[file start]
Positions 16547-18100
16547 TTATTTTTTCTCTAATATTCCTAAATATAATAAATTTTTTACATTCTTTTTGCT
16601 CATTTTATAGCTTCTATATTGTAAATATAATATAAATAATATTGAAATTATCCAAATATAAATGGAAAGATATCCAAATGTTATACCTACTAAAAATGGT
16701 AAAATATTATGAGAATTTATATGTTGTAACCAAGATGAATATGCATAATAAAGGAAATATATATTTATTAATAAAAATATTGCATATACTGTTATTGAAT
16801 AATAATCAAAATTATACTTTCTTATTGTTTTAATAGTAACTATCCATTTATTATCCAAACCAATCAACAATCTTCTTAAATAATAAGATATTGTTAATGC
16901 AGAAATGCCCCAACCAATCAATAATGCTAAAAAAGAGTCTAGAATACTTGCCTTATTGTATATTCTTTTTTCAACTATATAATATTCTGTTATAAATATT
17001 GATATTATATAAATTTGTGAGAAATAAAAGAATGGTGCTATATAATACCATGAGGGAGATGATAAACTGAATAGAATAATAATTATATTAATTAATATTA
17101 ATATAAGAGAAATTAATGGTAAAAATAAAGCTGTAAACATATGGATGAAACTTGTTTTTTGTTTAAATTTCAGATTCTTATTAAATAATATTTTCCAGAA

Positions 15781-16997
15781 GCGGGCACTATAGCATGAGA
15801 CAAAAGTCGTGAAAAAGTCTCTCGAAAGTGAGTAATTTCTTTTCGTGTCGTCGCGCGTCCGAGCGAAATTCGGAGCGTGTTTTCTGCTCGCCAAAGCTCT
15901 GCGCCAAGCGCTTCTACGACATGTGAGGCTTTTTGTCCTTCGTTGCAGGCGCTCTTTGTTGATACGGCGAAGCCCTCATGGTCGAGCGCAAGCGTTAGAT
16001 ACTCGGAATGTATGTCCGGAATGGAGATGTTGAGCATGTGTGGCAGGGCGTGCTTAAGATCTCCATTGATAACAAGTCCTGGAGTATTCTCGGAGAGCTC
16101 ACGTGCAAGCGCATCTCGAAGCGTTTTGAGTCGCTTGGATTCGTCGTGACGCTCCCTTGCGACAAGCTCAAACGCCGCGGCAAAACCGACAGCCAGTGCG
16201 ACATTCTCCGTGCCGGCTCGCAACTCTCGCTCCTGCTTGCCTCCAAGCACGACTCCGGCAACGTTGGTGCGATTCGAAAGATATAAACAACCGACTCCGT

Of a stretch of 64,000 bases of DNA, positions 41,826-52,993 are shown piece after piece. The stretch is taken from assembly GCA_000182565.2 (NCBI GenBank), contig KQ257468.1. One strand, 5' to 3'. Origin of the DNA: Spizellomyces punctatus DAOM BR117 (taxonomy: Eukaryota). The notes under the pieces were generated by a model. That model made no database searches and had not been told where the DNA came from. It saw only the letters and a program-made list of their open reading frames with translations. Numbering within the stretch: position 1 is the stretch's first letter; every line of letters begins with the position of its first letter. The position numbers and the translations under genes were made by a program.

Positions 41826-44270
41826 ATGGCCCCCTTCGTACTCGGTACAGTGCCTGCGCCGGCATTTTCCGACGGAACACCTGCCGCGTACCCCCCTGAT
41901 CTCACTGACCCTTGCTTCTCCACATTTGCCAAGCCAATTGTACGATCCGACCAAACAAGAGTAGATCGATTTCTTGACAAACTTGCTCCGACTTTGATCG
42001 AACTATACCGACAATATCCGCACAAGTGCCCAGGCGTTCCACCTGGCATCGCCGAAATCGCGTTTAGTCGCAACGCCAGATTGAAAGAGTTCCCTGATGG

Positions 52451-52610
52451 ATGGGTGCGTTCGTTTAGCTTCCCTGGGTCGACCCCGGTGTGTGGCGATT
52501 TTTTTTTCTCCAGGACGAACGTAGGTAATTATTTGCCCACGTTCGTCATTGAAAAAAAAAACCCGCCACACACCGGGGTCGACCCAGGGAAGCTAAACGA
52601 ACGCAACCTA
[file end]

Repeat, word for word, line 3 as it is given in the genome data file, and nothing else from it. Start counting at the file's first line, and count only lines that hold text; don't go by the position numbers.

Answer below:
16601 CATTTTATAGCTTCTATATTGTAAATATAATATAAATAATATTGAAATTATCCAAATATAAATGGAAAGATATCCAAATGTTATACCTACTAAAAATGGT